While I liked the book, I do have some caveats. In large part this is due to the fact that I am not the target audience, and not simply because I do not need to be convinced of the importance of history. Living in a different theological community, I found the constant recitation of the phrase "Bible-focused Christians" to be distracting. I realize that Rea is trying to speak to a group of people who claim complete loyalty to Scripture, but this term like “Bible-believing” is problematic. Many of us who would be considered liberal by Rea’s definitions, value greatly Scripture. We may not consider Scripture to be inerrant or speaking a word from God in every part, but we too wish to attend to the voice of Scripture as we seek to hear a word from God. While he doesn’t mention liberal/progressive Christians very often, they/we are often cast in terms of unfortunate stereotypes. That is a problem on both sides of the spectrum – liberals often cast conservative evangelicals in similar light.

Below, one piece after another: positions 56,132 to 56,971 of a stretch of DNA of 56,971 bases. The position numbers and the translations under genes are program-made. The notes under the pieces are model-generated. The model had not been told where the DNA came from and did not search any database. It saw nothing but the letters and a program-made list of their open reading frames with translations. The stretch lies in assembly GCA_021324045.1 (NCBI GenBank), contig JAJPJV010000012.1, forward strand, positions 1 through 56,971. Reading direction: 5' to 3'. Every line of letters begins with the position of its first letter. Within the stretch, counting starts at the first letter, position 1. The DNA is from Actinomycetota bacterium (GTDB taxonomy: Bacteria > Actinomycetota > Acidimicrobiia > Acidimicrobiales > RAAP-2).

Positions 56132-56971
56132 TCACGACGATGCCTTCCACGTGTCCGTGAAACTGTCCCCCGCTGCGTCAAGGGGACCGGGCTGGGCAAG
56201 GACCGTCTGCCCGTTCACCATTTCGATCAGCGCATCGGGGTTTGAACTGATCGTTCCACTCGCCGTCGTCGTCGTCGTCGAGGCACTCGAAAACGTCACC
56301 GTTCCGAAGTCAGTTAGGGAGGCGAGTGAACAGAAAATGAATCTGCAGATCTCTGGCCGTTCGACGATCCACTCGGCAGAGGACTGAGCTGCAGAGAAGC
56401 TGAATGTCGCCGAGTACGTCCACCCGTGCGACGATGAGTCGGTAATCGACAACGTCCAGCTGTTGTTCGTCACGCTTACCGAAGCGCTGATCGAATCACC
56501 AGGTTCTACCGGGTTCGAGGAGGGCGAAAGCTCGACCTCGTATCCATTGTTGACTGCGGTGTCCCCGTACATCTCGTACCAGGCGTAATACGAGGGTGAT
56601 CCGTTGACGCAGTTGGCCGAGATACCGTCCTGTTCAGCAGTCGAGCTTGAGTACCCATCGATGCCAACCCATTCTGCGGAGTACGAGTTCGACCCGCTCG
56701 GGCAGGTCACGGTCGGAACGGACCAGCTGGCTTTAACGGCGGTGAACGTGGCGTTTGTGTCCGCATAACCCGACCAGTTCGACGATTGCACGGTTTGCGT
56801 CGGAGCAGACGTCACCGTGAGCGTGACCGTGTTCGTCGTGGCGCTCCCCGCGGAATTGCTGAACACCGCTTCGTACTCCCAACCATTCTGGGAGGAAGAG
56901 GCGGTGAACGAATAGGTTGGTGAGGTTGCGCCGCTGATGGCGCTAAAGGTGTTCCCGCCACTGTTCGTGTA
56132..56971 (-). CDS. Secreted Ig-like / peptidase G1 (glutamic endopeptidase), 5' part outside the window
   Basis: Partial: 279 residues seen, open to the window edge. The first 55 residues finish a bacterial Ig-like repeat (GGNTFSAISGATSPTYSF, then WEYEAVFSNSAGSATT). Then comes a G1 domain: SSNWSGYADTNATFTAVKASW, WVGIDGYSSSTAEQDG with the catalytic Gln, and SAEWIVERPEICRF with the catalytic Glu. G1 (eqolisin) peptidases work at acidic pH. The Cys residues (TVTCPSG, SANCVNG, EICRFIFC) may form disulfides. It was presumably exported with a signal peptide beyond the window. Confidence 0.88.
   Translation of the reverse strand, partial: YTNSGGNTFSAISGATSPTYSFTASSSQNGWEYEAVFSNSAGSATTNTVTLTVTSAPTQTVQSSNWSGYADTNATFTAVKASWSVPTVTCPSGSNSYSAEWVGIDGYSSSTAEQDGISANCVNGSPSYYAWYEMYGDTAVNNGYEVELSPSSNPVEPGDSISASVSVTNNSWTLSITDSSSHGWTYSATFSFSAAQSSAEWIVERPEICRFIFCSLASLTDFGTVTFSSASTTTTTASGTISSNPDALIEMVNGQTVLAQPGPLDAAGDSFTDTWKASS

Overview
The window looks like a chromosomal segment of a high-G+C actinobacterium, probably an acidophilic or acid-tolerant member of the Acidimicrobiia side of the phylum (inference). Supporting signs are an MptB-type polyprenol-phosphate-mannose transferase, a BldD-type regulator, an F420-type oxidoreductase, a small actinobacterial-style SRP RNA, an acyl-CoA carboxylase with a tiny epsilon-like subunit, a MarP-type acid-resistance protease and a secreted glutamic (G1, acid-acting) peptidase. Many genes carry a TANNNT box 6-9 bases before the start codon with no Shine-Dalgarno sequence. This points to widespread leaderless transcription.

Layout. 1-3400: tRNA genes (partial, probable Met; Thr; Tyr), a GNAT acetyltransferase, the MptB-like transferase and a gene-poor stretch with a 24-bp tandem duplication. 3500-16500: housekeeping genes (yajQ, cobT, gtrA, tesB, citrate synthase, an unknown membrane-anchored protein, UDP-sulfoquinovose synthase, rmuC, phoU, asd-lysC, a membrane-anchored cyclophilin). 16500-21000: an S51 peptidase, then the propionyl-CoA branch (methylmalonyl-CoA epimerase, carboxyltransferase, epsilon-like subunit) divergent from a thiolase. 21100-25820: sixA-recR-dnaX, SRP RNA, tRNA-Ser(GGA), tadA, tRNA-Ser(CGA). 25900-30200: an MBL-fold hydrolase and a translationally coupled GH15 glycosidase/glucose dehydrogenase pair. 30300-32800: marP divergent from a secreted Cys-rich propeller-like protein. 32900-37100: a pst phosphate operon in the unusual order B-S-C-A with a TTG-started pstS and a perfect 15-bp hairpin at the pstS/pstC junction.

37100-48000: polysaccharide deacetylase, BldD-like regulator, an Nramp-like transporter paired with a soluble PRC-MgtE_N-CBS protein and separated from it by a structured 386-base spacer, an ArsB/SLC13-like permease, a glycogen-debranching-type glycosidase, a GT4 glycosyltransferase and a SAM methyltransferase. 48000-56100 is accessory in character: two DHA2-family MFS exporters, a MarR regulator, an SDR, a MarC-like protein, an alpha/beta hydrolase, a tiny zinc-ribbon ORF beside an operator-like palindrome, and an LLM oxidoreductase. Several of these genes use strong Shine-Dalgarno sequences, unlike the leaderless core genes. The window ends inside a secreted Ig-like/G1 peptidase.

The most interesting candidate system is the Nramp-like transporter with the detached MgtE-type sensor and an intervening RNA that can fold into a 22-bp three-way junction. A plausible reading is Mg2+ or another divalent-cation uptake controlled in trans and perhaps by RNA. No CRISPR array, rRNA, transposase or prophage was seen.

Ultimately, the audience is the conservative evangelical student (and perhaps pastor or interested lay person) who is struggling to make sense of the value of history. While I recognize that Rea is speaking to this broader evangelical audience, I was hoping he would connect his own journey into history with the often ahistorical views of the Stone-Campbell Movement. Being more open about this context would have provided a compelling case study of the way in which the past has been thrown aside. Perhaps he didn't want to offend colleagues, but our shared tradition has often discounted everything that existed between the first century and the early eighteenth century when Thomas and Alexander Campbell along with Barton Stone rediscovered the first century church.
So, while useful, for those of us on the other side of the Protestant spectrum who also find history irrelevant a different book would be of value. Although a much different book, Margaret Bendroth's The Spiritual Practice of Remembering seeks to answer the question of the relevance of the past for a more liberal/progressive audience. Still, whatever your perspective, if you are questioning the value of history, Bob Rea’s book should prove helpful in your journey.